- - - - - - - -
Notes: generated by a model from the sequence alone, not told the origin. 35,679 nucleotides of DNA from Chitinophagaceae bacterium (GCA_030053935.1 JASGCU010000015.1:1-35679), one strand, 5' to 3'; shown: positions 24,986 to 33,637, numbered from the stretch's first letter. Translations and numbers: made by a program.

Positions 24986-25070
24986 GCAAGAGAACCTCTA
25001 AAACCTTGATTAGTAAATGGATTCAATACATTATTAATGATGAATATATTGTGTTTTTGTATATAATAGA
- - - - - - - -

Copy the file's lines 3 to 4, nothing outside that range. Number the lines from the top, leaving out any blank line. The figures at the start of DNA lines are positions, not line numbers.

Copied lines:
24986 GCAAGAGAACCTCTA
25001 AAACCTTGATTAGTAAATGGATTCAATACATTATTAATGATGAATATATTGTGTTTTTGTATATAATAGA